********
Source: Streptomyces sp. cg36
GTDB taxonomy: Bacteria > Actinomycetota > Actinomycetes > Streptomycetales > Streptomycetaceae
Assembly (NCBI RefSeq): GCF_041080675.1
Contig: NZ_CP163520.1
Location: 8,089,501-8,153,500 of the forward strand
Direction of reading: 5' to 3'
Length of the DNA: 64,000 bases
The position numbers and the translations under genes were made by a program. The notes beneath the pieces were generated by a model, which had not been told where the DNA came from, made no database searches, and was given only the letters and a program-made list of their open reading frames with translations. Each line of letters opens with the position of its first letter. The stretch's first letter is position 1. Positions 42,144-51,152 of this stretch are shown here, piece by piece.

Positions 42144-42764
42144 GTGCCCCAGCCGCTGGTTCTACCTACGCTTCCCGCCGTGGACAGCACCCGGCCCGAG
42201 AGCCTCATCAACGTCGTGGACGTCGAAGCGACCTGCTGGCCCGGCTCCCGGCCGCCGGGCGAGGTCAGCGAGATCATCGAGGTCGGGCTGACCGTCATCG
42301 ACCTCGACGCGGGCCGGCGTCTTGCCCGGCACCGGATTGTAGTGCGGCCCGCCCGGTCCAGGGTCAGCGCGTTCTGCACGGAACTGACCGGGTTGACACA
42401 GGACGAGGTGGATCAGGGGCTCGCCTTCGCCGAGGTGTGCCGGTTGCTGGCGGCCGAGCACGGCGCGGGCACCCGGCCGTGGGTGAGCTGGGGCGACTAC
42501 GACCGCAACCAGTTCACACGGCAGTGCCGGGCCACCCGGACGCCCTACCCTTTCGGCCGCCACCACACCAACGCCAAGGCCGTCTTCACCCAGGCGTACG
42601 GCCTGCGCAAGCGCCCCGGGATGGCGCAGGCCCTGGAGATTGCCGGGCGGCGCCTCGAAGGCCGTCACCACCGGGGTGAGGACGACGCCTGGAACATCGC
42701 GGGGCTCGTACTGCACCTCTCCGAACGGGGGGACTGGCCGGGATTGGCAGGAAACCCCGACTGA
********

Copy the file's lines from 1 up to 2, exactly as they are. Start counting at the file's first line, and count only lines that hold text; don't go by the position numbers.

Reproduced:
Source: Streptomyces sp. cg36
GTDB taxonomy: Bacteria > Actinomycetota > Actinomycetes > Streptomycetales > Streptomycetaceae